Wednesday, March 28, 2007

Caldon Canal under threat?

I have written before about the way that agricultural subsidies monopolise government spending on the countryside - and our canal system in particular.

Things may be even worse than I realised.

On Tuesday Charlotte Atkins, the Labour MP for Staffordshire Moorlands, initiated a Westminster Hall debate on inland waterways in the West Midlands. In her speech she talked about the plight of the Caldon Canal:
In reality, however, the future of the Caldon canal is far more dismal. As a cul-de-sac, it does not have the same status as the canals on the north-south through route on the national waterways network. Many ofthe structures on the Caldon have been awaiting maintenance for years. In the light of current funding cuts, those works are likely to be postponed for even more years. For instance, piecemeal repairs have been made to the Hazelhurst aqueduct and embankment over the last few years rather than the necessary major work that was planned. Its structural failure could easily cause the Caldon to be closed, which would have far-reaching effects for the local economy and the entire canal network.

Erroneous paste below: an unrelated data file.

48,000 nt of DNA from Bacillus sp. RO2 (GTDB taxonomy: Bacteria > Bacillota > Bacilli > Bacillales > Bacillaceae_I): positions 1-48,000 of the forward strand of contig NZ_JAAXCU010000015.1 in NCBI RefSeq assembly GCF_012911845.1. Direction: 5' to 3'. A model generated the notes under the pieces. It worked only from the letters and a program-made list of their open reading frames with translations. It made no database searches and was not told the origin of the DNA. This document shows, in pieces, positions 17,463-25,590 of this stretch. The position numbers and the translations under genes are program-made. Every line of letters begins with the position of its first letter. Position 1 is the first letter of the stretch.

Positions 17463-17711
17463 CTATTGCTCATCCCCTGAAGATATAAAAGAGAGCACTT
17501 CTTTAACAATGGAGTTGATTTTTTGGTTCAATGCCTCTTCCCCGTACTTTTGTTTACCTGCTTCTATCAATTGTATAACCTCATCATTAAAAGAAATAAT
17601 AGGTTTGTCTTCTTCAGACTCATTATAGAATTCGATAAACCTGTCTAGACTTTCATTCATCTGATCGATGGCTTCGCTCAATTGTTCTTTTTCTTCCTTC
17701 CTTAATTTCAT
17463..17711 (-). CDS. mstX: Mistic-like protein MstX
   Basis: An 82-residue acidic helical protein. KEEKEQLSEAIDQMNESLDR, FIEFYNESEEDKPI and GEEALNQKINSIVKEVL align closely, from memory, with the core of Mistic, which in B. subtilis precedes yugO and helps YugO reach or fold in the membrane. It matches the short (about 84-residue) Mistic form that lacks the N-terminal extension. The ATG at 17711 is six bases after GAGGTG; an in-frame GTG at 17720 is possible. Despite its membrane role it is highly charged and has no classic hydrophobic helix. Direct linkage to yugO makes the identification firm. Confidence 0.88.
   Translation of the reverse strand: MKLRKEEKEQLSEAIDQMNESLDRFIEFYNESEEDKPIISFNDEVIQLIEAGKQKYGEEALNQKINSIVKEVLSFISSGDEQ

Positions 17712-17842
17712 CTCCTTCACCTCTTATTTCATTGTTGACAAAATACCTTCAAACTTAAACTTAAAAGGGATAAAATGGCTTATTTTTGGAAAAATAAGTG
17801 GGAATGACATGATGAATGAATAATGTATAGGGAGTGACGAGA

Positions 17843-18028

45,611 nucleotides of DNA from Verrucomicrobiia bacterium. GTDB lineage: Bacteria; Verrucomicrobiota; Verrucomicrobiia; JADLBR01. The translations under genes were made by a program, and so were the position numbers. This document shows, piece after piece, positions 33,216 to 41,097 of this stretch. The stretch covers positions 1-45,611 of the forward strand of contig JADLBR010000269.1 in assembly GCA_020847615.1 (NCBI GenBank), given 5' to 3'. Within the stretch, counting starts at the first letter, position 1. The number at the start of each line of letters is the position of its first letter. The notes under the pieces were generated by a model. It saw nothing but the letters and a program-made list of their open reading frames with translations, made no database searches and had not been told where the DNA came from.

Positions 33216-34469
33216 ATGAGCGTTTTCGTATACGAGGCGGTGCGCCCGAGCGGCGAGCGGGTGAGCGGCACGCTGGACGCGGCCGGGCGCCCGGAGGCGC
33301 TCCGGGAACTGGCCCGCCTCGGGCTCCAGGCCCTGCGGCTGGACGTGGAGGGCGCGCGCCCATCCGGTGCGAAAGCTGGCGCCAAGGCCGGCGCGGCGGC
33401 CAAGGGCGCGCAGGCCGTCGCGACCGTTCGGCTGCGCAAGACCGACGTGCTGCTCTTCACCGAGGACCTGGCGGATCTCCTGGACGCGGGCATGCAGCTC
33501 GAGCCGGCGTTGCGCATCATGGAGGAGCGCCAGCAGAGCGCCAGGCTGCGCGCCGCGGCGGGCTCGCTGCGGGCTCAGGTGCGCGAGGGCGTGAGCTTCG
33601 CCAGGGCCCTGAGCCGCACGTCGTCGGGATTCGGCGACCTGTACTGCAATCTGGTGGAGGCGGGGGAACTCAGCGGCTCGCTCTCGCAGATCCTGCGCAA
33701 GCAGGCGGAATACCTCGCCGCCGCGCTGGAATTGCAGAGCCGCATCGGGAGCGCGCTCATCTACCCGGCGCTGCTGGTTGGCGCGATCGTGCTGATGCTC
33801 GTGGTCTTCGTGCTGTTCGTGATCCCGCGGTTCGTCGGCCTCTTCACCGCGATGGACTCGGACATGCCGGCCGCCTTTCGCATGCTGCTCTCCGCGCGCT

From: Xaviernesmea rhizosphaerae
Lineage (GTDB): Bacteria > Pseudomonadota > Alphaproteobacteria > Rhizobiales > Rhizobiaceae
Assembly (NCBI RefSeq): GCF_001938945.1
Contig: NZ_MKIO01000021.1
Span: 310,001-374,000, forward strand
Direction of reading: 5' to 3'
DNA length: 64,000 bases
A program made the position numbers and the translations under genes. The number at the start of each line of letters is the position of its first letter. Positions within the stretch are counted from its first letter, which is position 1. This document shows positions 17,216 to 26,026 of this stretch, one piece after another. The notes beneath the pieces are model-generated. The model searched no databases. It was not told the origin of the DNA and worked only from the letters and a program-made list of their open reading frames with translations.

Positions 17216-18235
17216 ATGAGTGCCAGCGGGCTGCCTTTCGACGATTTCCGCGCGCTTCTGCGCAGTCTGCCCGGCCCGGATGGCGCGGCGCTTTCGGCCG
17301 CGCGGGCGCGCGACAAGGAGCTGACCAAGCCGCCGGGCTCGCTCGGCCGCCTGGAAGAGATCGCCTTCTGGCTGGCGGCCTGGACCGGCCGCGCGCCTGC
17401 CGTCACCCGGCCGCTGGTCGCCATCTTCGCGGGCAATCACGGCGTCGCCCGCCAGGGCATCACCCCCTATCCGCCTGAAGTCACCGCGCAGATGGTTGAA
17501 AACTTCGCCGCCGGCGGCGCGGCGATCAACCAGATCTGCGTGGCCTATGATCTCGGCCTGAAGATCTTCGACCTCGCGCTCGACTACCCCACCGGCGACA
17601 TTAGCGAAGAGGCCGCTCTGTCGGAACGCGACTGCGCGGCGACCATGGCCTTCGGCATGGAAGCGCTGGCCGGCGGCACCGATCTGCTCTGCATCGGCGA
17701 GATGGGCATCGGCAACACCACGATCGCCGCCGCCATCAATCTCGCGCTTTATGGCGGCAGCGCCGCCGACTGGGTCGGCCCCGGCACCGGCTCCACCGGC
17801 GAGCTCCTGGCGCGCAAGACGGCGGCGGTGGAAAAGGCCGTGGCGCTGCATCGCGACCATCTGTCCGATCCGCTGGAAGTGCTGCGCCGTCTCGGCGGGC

We should remember that the Caldon was reopened by a dedicated band of volunteers back in 1974, and there is a real risk that, within living memory, whose who reopened the canal could see it close again.
That would be a tragedy.

The Caldon Canal starts in the unlovely centre of Stoke on Trent - as far as it has a centre - and ends in the beautiful Churnet valley. It makes a wonderful walk, and the far end is so remote that for a good stretch the canal is accompanied in that valley by the river and a steam railway, but no road.

1 comment:

Anonymous said...

At university I lived about five minutes from the start of the Caldon Canal.

You're right, it is a fairly unlovely area, but that was why the canal was great. It was an easy walk along it to get to somewhere much more lovely.